If you have presented your research in other conference forums (for example, FASEB, ASM, SOT), we encourage you to submit the same presentations at the AALAS National Meeting.

Platform Sessions
Platform sessions are succinct presentations of worthwhile new information. Each speaker is assigned an exact amount of time (typically 12 minutes with an additional 3 minutes allowed for questions) for delivery. Time begins with the first moment of introduction by the moderator and ends exactly at the moment the speaker finishes or is requested to leave the podium. The time period immediately following the presentation can only be used to answer questions posed by members of the audience or the moderator. During the same time period, some persons will be moving to and from other concurrently running sessions.

Audiences for platform sessions can range from 50 to several hundred people. Speakers may wish to distribute reproduced tables, graphs, and/or other illustrative materials pertinent to their presentation. Time used in handing out material will be included in the speaker’s allotted period of time. Facilitators are available for handing out materials.

Rooms used for scientific platform sessions are equipped with a computer, video projector, screen, a speakers’ platform with a table, podium and microphone, and a lighted electric pointer. The room moderator is equipped with a timer. Refer to the Presenter Info for more instructions on presentations.

Poster Sessions
The presentation of a poster provides an alternative opportunity for presenting scientific or technical information at the National Meeting. Each participant is provided with a 4 ft. x 8 ft. tackboard for mounting data; all material must be prepared before the set-up time. Common and very readable poster sizes are 56" wide by 42" high or 48" wide by 38" high. Authors should plan to attend a reception on Tuesday from 2:00 p.m. to 4:00 p.m. Additional, detailed poster instructions will be made available on the National Meeting website after submissions close.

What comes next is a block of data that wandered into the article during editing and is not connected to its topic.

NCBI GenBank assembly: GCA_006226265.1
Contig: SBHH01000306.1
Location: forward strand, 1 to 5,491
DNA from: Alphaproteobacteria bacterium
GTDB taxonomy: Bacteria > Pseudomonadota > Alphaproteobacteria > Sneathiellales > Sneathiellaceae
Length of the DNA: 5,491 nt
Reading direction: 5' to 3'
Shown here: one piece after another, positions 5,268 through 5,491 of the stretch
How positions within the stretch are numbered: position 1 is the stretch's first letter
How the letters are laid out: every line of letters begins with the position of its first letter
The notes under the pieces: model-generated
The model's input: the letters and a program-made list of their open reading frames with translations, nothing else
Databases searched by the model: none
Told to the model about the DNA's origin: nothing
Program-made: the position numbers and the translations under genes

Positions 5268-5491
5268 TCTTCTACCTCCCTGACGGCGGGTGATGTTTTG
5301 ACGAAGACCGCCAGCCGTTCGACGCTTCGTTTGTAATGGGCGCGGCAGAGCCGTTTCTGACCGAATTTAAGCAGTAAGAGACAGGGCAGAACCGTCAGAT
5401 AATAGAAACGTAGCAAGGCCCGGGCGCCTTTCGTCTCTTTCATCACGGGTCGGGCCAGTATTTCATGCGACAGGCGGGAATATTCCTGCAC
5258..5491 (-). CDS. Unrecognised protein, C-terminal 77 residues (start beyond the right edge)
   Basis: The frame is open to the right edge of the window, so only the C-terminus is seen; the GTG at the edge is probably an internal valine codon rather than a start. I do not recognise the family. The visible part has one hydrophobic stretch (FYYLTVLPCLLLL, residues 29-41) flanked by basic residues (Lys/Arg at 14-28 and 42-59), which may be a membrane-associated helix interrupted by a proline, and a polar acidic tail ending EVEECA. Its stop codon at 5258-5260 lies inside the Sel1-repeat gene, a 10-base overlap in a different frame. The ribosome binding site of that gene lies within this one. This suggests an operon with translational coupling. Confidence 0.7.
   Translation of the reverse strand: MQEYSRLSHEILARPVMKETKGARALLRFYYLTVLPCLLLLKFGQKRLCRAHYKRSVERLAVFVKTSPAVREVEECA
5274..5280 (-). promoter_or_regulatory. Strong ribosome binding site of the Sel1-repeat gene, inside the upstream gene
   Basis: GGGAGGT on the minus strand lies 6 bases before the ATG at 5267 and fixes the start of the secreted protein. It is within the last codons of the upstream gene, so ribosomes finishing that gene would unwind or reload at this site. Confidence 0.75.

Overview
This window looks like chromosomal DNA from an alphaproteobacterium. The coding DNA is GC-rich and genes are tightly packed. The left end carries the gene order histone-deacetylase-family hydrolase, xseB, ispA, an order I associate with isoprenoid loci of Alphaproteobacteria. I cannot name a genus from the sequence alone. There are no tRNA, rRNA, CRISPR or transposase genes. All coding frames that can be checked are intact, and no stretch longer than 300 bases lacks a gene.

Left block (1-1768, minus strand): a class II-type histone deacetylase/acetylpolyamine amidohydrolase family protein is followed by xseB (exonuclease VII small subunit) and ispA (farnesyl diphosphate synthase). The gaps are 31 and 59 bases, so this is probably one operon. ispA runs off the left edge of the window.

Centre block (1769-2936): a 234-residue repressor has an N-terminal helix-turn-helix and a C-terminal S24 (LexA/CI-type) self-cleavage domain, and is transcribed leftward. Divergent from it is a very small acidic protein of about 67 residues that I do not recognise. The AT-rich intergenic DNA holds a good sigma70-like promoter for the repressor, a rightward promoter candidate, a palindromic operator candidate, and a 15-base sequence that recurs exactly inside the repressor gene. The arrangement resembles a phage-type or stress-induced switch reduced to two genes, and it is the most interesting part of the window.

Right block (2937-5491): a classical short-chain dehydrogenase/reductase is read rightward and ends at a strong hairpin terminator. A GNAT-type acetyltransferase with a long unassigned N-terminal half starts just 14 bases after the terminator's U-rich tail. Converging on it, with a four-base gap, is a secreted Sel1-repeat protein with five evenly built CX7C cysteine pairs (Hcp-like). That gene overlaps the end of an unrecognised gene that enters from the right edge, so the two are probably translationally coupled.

The Awards Committee will judge the posters on Monday and Tuesday. They will present awards for the three best posters in each category. First-, second-, and third-place ribbons will be placed on the winning posters. Presenters of winning posters will be recognized on Tuesday at 2:30 p.m. during the Poster Reception with a certificate and an honorarium: $300 for first place, $200 for second place, $100 for third place.

Abstract Preparation and Submission
The purpose of an abstract is to provide a clear and concise summary of the information to be presented in greater detail in a paper, oral presentation, or poster session. An abstract usually contains some of the major components of a research paper (hypothesis, conclusion), but presents the information in a single paragraph. In preparing you abstract, consider that your audience will have a very diverse expertise.

All abstracts should meet these criteria:

  • Abstracts should be a single paragraph, not to exceed 2,300 characters (approximately 300 words).
  • The title (maximum 20 words) should convey without excessive detail the abstract subject matter.
  • The abstract body should address the specific points listed under the abstract type (see below).
  • Tables of data are not permitted in the abstract.
  • Do not use trade names, technical jargon, names of products, companies, or institutions, or abbreviations other than units of measurement.

Each sentence in the abstract should be examined out of context for clarity and economy of words. The abstract should be unified, coherent, and logical in its progression from one section to the next.

Authors should familiarize themselves with AALAS journal style, as described in the “Information for Authors” found at http://www.aalas.org/publications/index.aspx. Review abstracts from past National Meetings to get a feel for style and format. Abstracts from select meetings are available from http://nationalmeeting.aalas.org/past_meeting_abstracts.asp.

Have grammar, punctuation, and spelling checked by more than one reviewer before final submission. A person unfamiliar with the work may be helpful in pinpointing problems in content.

AALAS higly recommends that authors whose first language is not English is to have someone review their abstract before submission.

Laboratory Investigation Abstracts. Scientific abstracts should contain the following elements: hypothesis, methods, results, and conclusions.

  • Hypothesis or problem addressed: Why the study was conducted.
  • Methods: How the study was designed and conducted; include pertinent information such as the number of animals in the study, analytical techniques, sampling frequencies or times, and statistical analyses.
  • Results: The outcome of the study; only include the most important results, but include enough detail to support conclusions.
  • Conclusions: Implications of the study results; for example, identification of novel findings or placing the work in perspective by stating whether the report confirms or extends the findings of previous studies.

View a sample laboratory investigation abstract

Clinical Abstracts. Clinical abstracts tend to be less conventional than scientific ones, but should nonetheless contain the following elements for a clear and logical presentation: problem or event, approach, observations, and conclusions.